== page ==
Caring for a sick and elderly parent in a noble thing. But when you enter the U.S. under an assumed name to do so, your actions have consequences regardless of your underlying motivation to be a dutiful daughter. Fortunately, for this RMZD client, she was granted a waiver of her prior actions and issued a green card by a San Francisco Immigration Judge.
On February 19, 2016, an Immigration Judge in San Francisco granted lawful permanent resident status to “Ms. Vasques.” A#070-1XX-XXX (Name has been changed to protect our client’s privacy). To be eligible to adjust, Ms. Vasques needed to obtain a waiver based on extreme hardship because she had made a willful misrepresentation to obtain an immigration benefit.
Ms. Vasques obtained a tourist visa using a different name to come to the United States in 1990. She overstayed the authorized period in order to care for her sick parent who lived in the US. Ms Vasques attempted to fix her immigration problems but fell victim to a scam when talking to an “immigration consultant.” She did not know that she had been scheduled an asylum interview in 1995. Because she had automatically been referred to Immigration Court when she failed to appear at the interview, she was ultimately ordered deported in absentia when she also failed to appear at the initial hearing at Immigration Court.
The Law Office of Reeves Miller Zhang & Diza (RMZD) reopened her case based on lack of notice from the Immigration Court in 2010. A lot had happened in Ms. Vasques’s life while the case was pending. She married the love of her life, had two beautiful children, and continued to care for her family. Her United States citizen and permanent resident family members endured many hardships, which were developed into supporting evidence by RMZD’s lawyers to support her waiver application.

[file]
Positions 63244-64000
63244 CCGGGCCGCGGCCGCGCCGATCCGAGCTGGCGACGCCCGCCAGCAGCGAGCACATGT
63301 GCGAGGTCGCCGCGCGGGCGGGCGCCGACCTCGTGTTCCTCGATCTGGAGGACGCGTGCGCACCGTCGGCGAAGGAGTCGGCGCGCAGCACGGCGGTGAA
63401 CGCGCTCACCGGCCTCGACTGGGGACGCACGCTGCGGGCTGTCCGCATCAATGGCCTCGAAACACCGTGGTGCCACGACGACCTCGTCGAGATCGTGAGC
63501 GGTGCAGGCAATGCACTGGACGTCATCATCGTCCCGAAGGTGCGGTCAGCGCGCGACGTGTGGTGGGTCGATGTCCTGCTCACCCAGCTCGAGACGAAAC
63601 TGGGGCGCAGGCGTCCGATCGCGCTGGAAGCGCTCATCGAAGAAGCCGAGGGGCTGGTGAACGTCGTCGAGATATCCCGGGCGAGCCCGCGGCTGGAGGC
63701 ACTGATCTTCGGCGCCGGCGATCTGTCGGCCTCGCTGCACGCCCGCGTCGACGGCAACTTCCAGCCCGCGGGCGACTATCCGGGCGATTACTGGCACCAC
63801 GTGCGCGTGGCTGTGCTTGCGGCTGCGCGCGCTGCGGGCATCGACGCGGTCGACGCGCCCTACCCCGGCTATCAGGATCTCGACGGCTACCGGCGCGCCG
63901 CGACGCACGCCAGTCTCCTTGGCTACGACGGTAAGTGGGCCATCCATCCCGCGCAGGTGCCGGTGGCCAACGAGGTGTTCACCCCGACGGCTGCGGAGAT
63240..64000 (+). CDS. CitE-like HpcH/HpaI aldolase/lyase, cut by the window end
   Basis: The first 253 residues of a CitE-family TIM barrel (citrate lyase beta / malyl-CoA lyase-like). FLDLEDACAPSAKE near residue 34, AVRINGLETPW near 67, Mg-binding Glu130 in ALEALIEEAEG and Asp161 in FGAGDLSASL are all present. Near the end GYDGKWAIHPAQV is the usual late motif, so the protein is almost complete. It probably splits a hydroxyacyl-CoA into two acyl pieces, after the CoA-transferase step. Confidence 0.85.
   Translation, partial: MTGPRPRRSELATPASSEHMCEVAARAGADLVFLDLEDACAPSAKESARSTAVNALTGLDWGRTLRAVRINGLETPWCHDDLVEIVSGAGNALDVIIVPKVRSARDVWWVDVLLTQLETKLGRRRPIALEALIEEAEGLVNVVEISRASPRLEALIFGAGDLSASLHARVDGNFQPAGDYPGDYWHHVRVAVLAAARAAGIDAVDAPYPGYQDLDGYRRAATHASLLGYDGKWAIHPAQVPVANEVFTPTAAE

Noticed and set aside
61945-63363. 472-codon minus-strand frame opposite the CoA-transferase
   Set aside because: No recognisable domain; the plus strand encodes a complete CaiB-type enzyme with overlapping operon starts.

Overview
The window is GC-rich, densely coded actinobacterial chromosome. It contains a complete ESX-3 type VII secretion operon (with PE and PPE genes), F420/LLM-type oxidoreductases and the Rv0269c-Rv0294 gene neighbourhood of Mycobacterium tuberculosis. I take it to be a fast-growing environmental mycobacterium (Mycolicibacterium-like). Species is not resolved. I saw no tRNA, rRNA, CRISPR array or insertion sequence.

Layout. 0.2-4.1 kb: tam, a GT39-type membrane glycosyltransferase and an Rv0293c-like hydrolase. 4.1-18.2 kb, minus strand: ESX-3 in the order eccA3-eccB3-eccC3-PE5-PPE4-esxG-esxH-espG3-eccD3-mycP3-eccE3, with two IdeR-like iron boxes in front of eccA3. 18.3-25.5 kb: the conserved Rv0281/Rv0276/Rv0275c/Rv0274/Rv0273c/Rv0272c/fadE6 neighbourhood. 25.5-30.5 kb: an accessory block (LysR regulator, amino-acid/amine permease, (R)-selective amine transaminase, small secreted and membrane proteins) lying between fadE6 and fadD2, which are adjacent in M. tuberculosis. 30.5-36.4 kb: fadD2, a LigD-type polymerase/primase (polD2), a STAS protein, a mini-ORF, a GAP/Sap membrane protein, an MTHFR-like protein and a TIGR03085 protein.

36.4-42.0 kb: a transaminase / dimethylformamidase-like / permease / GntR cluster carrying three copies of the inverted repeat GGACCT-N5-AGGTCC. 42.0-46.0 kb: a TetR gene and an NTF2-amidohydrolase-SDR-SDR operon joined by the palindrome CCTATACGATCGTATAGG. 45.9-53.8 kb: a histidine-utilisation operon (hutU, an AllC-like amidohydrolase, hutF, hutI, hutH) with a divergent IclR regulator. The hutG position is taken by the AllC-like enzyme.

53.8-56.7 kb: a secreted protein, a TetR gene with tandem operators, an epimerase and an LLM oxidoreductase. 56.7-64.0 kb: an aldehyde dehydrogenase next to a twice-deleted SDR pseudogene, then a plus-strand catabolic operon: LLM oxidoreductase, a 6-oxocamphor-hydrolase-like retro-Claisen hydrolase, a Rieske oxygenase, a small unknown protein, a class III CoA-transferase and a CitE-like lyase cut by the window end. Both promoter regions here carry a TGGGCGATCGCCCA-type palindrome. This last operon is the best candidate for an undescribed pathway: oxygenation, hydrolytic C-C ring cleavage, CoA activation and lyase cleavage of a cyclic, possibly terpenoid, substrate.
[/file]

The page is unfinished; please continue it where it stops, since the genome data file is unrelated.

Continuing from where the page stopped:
Although the Court had originally scheduled Ms. Vasques a hearing for 2019, Attorney Kwong of RMZD filed a motion to advance in December 2015. The Judge granted the motion, and set the hearing for February 2016. The pleadings were initially entered at a Master Hearing in 2011; however, a new notice to appear (NTA) with the correct factual allegations and legal charges had not been issued. After The Department prepared an amended NTA, Attorney Kwong quickly pled to the allegations and charges.
Armed with the INA laws and regulations in one hand, and a well-prepared final submission of supporting documentation filed 30 days prior in the other, Attorney Kwong successfully persuaded the Court that the totality of circumstances warranted the grant of the waiver for Ms. Vasques’s misrepresentation. As Ms. Vasques was otherwise eligible to adjust status, the government chose not to appeal the Judge’s decision. At long last, Ms. Vasques received her green card. She now lives happily with her family without constant worry about her immigration status, and looks forward to becoming a US citizen.